I feel like I've lived my life with one foot in the U.S. and the other in Canada — that's how central the world's longest unprotected border has been to my family's story.
When I was growing up in the 1990s and early 2000s, my family lived in a suburb of Detroit. This meant traversing the Ambassador Bridge to Windsor, Ont. on our way to visit family for Christmas in London, Ont.
Sometimes it was a shorter trip, one that consisted of crossing the bridge into Canada, then turning around to go back in at the port of entry — the seemingly unending ritual of renewing our visas, which allowed my father to work in America under NAFTA, and for my brothers, mother and I to live there as dependents.
As I grew older, the sum of my concerns progressed from a young boy's fear of heights (seriously, you could feel that bridge sway) to the teenage restlessness that comes with being trapped in a car with your parents for hours on end.
Sure, there were close calls — sometimes we'd return home with our statuses temporarily in limbo — but on the whole, crossing the Canada-U.S. border was just another exit on the way to somewhere. In fanciful hindsight, I imagine a border guard cracked a smile, once. But you know how unreliable childhood memories are.
Needless to say, that all changed after Sept. 11, 2001. By the time 2006 rolled around and my twin brother and I moved to London, Ont. for university, our jaunts over the border became increasingly fraught.
We'd visit home every month or so — parental guilt made for excellent fuel. Our route now took the beat-up Pontiac Sunfire we shared over the Blue Water Bridge between Port Huron, Mich. and Sarnia, Ont. On the weekends we couldn't or wouldn't drive, the Greyhound bus was our connection to downtown Detroit.
Things seemed to get worse slowly, at first.
For example, there were now border guards pulling people of colour aside for questioning noticeably more often, particularly if they spoke a foreign language. (Every. Damn. Time.)
Meanwhile, yours truly (and my twin) seemed to float through security checks without a second glance. "What's in your luggage?" the guard would ask. "A load of dirty laundry for mom!" we'd reply. The agent would laugh and wave us through. We used this line a lot.
It wasn't always white privilege and rainbows, though, especially if our Polish mother was in the driver's seat. Have you ever seen a border agent's face light up when they hear an accent? It's like they've won the lottery. Pull aside for inspection, ma'am. (Every. Damn. Time.)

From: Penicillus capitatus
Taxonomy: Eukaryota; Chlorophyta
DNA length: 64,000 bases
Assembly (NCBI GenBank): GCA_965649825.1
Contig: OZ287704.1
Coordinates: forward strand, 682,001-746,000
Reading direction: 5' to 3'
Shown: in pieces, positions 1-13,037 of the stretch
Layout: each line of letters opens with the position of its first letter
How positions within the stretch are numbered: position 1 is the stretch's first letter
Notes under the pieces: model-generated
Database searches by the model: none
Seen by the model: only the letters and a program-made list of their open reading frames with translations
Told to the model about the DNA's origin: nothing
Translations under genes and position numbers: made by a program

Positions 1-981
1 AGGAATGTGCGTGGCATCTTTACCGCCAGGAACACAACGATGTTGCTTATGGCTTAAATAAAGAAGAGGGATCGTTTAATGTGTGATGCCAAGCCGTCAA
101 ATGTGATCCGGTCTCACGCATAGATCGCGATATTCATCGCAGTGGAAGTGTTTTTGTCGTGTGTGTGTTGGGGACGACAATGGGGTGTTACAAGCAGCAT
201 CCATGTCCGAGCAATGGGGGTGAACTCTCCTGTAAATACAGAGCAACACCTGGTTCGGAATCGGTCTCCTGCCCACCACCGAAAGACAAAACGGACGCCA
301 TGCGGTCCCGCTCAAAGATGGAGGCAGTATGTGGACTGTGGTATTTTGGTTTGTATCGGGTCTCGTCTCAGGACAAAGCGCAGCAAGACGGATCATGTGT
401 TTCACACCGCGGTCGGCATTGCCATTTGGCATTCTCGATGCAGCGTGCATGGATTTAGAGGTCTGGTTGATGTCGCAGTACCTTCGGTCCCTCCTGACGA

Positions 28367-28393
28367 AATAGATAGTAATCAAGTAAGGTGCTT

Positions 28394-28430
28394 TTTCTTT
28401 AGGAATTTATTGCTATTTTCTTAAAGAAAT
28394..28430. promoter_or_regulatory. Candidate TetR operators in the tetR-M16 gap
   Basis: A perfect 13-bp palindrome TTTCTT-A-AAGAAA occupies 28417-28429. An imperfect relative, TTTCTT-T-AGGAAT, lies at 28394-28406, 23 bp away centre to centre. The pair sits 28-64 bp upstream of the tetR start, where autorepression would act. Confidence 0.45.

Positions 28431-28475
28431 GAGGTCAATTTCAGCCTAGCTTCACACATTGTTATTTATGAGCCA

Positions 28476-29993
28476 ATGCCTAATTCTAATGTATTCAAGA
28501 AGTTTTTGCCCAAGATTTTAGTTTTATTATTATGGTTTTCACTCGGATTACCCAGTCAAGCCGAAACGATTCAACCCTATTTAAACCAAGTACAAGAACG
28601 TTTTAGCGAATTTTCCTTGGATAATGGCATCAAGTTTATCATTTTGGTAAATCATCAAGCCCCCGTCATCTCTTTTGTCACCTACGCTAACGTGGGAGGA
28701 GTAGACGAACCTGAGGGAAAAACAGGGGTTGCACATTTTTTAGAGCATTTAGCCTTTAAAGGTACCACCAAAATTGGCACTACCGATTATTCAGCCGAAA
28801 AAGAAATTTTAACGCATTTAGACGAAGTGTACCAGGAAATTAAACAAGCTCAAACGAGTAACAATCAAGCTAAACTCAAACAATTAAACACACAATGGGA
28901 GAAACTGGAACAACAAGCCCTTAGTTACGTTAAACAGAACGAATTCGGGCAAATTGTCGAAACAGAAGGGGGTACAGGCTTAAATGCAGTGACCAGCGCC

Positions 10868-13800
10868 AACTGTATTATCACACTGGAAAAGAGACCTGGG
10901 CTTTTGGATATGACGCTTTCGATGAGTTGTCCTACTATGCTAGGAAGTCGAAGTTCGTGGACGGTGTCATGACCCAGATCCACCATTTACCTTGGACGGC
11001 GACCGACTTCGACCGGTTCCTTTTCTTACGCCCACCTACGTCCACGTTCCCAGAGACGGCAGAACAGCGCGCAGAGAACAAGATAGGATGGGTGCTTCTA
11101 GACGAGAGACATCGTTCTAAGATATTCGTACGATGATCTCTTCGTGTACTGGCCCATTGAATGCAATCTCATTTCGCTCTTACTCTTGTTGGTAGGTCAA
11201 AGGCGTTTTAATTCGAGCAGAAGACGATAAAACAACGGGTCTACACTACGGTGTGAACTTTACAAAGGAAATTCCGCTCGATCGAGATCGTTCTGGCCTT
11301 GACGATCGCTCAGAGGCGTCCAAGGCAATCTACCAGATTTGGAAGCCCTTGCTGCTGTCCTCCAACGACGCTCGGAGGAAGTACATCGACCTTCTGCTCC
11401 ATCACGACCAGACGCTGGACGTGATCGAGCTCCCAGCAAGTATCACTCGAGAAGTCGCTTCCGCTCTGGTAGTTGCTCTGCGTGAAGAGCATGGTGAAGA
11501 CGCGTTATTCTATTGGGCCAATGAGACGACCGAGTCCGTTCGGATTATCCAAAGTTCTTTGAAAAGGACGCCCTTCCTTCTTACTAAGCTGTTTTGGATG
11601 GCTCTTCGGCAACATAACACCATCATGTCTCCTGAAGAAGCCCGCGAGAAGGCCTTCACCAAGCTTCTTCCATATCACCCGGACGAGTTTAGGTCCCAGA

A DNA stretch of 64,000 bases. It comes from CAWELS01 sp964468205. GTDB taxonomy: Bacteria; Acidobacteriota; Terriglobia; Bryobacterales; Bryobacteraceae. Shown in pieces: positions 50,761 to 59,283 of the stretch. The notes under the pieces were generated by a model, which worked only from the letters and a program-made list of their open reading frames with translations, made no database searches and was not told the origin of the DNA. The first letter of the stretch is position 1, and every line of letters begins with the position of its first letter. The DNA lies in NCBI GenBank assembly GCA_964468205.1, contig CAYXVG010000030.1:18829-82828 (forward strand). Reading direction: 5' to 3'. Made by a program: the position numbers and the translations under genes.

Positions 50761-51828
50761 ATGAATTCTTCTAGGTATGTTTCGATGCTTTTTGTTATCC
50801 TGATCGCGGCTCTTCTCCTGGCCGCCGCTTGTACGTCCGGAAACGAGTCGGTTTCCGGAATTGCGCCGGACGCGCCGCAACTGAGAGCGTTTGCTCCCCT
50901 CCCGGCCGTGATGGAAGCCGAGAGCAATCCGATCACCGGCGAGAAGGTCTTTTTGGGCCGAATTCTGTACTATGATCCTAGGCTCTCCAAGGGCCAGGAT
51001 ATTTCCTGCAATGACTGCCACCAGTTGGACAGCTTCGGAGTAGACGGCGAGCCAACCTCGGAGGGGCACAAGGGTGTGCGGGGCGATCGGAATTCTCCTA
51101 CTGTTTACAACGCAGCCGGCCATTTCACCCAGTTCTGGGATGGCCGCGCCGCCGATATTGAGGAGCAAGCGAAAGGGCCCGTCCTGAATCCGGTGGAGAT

If you're a Canadian who's ever made the trip south, you've probably come to terms with the fact that U.S. agents hold nearly unlimited power.
Then there was the time they tore apart half of our car to inspect it for god knows what.
And the time they just up and decided that a family member's perfectly valid U.S. visa no longer passed muster and, oh — let us tear that out for you. ("So, where will you be staying in Canada?")
Here's the deal. If you're a Canadian who's ever made the trip south, you've probably come to terms with the fact that U.S. agents hold nearly unlimited power to make your life awful at the border. They seem to make up rules on the fly.
If you have your affairs in order, they'll say otherwise. And if an agent's wrong? Well, they'll never admit to it — and anyway, it's not like Canadians have very many actionable rights during this process.
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Indeed, despite NAFTA, the process of crossing this sometimes blurred line between Canada and the U.S. has become painfully one-sided over the years — worse, in recent times.
You've got Donald Trump's attempted Muslim ban, for starters. New border rules that give U.S. agents the right to "advanced" searches of our electronic devices, based on "reasonable suspicion." And reports that Canadians are being turned away after answering questions about their religion, sexuality, ethnicity or political views.
I have to ask myself: as a Canadian, do I even want to cross the U.S. border?
And as if things weren't hard enough, add to that the Liberals' new gem of a bill, C-23, which recently received royal assent and will soon come into full effect. The so-called Pre-Clearance Act expands U.S. agents' powers on Canadian soil. Strip searches courtesy of Uncle Sam, coming to an airport near you.
At this point, I have to ask myself: as a Canadian, do I even want to cross the U.S. border? Do I want to risk my freedom, privacy or well-being — or that of a family member — to travel to Donald Trump's America?
My wife and I now avoid cross-border travel whenever we can. The way things are headed, that soon may become an outright moratorium.
I hope it doesn't come to that — I'll miss seeing my mother, and I'll really miss hanging out with my younger brother, whose Texas home I'd never visited. Unfortunately, as it turns out, the Canada-U.S. border is anything but a two-way street.
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